Everybody should to test-driven design and test-driven development! Or, should they? Well, as in all other areas of development there are two camps on this. I’m somewhere in between but working towards more TDD. I listened to Herding Code episode 165, Mark Seemann on AutoFixture and Unit Testing.

AutoFixture is a tool that simplifies the “Arrange” part of the standard Arrange, Act and Assert steps in unit tests. It sounds like a very helpful tool when doing TDD, something I would use as soon as I better myself and start doing more tests. 🙂

Next one is about user interface design, it’s Hanselminutes episode 387, Demystifying UX with Natasha Irizarry.

This is an area I find very interesting. I started my career as a web developer at an advertising agency. That meant working with some very creative and “artsy” people. At that time, 1998, the web was still young and we built campaign sites for Ericsson mobile phones, Ford cars and things like that. I see myself as a creative person, but not at that time, and coding is very creative occupation.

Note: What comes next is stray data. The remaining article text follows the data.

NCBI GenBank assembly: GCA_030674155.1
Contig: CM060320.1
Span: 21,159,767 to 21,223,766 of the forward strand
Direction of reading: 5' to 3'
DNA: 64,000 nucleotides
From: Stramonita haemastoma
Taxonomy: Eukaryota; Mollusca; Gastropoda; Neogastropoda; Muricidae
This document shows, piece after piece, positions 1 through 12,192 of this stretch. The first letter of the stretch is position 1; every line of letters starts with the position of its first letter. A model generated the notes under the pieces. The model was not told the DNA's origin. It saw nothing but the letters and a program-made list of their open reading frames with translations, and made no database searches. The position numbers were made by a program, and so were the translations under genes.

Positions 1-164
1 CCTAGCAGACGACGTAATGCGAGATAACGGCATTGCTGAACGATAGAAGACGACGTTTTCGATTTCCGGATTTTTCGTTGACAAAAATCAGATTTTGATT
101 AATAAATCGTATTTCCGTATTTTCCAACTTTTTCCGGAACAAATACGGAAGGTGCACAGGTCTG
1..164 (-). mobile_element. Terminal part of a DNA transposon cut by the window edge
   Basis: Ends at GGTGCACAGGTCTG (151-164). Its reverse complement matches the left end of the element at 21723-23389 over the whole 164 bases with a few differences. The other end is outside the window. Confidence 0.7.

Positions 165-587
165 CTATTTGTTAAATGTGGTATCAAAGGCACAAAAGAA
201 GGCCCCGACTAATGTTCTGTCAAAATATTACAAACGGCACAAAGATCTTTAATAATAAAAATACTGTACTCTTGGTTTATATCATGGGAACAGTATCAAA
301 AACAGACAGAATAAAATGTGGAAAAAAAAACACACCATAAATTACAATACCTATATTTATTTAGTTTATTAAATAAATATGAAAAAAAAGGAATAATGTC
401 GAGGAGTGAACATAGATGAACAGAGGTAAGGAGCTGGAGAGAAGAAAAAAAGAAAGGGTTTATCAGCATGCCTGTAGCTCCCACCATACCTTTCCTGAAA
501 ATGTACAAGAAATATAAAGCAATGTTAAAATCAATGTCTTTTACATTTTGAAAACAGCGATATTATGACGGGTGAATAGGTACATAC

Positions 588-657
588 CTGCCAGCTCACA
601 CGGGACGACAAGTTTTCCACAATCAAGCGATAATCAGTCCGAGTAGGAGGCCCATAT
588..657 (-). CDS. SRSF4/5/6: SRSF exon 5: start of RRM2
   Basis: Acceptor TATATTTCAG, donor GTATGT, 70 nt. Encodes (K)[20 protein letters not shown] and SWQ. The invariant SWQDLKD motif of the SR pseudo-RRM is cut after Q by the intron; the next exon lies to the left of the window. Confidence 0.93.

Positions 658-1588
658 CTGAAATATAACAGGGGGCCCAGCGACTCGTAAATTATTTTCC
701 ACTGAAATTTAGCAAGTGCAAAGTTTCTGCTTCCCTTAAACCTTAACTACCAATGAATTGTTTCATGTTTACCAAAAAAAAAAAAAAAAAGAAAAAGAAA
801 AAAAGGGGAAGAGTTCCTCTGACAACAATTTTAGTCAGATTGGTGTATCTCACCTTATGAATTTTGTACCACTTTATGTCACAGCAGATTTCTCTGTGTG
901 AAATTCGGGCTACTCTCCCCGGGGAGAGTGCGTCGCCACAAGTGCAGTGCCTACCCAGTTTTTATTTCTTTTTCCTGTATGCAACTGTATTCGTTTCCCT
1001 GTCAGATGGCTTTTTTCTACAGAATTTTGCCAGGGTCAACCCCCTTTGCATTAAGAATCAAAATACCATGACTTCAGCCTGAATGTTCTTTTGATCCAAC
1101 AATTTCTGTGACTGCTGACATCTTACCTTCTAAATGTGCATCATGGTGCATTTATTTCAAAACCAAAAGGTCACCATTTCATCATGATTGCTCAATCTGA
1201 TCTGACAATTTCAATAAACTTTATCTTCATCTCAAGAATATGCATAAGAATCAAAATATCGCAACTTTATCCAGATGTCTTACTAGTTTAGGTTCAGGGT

Many of my friends are advertising creatives and when we where younger they where the creative types and I was the tech geek. But over the years I came to an understanding that my job is just as creative as theirs, just in a different way. As developers we create new things every day, a designer create solutions for how to do things and artists create a feeling.

Natasha have some good statements that might create some angry comments at first.
She said “A designer is not an artist”. I think that many designers see themselves as artist, and many of them probably are but the activities that they perform in the two roles are very different. A designer comes up with a solution for a problem, an artist creates the right feeling in our communication.

She also say that design can’t be taught. I don’t agree with her here. She just said that a designer and an artist is not the same. I think that design can be taught, it’s mostly psychology behind it, art however, can not be taught. You need a flair for aesthetics.